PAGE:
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The ATI 4800 series of GPUs are notoriously hot, and the reason is that the auto fan control defaults to keeping the system quiet rather than keeping the GPU cool, so they tend to idle around 75ish. If you install the latest drivers from ATI.com with the catalyst control center you can manage the fan speed manually. I have my 4870 set to a standard 40% fan speed with no issues at all and it never gets above 65C, even under extended load.

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up vote 2 down vote accepted

Well, the problem ended up being the motherboard. After spending an hour on the phone with ASUS, they insisted that it was everything but the board. They finally settled on the power supply, insisting that it was insufficient, even after I pointed out that it ran fine for two years. I verified my hunch by putting in a Gigabyte GA-EP45-UD3P (well, actually two, the first one had defective LAN ports) and it works perfectly fine.

The power supply, an Antec Earthwatts 380 watt unit is plenty for my needs, according to http://extreme.outervision.com/psucalculatorlite.jsp and it never once hiccuped while the system was under stress from four instances of Prime95 and ATITool's artifact finder. They absolutely refused to acknowledge that there might be a short in the board due to the issue only happening when it is cold. After that kind of rude behavior, I will never recommend them again.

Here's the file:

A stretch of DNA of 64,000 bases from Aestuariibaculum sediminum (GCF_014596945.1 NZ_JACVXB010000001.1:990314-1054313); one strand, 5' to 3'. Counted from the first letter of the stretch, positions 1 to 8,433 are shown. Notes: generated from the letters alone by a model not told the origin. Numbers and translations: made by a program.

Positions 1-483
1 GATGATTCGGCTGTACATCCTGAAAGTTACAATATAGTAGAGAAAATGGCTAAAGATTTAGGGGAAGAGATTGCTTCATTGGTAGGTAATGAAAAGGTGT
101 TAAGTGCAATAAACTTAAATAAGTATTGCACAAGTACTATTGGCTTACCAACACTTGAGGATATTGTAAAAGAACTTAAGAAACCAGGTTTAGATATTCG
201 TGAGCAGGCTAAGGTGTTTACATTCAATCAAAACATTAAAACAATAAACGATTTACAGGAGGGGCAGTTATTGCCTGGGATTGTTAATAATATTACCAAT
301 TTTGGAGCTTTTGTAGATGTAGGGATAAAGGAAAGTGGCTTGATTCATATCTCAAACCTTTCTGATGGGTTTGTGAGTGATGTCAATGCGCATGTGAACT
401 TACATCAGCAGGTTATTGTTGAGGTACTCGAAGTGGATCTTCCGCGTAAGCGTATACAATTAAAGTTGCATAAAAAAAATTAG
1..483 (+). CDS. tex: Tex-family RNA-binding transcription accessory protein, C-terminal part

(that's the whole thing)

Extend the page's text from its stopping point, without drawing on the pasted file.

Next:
Thanks for everyone's help!

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although the card can easily cope with temperatures beyond 100c, 79c idle is too high, should be 50-60c.

did you install the chipset driver for your mainboard? check the video card manufacturer's website for a BIOS update. also, the card manufacturer may offer different drivers to the generic ATI driver.

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VisionTek manufactures the card and they don't offer a BIOS update nor do they have Windows 7 drivers yet. –  jasonh Dec 15 '09 at 2:07
    
As for the chipset, I'll have to check on that. It was running fine a few weeks ago, so I doubt that missing chipset drivers have anything to do with it, but we'll see. –  jasonh Dec 15 '09 at 2:08
    
you only upgraded the processor? and the card was OK before that? can you test again with the old CPU? –  Molly7244 Dec 15 '09 at 2:27
    
I only upgraded the processor. At this point, considering the difficulty of the heatsink and its retention mechanism, I'm saving putting the old CPU in as a last resort. I don't recall any problems with the graphics card before though. –  jasonh Dec 15 '09 at 2:29
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Could installing the new CPU have changed the speed of the (unspecified) bus that the video card is plugged into? Check your BIOS settings for bus clock speed.

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I thought of that. In fact, the first thing I had to do was flash my BIOS to support the new CPU. That forced me to reset everything to defaults, which Asus has set to Auto on all those settings. –  jasonh Dec 15 '09 at 4:38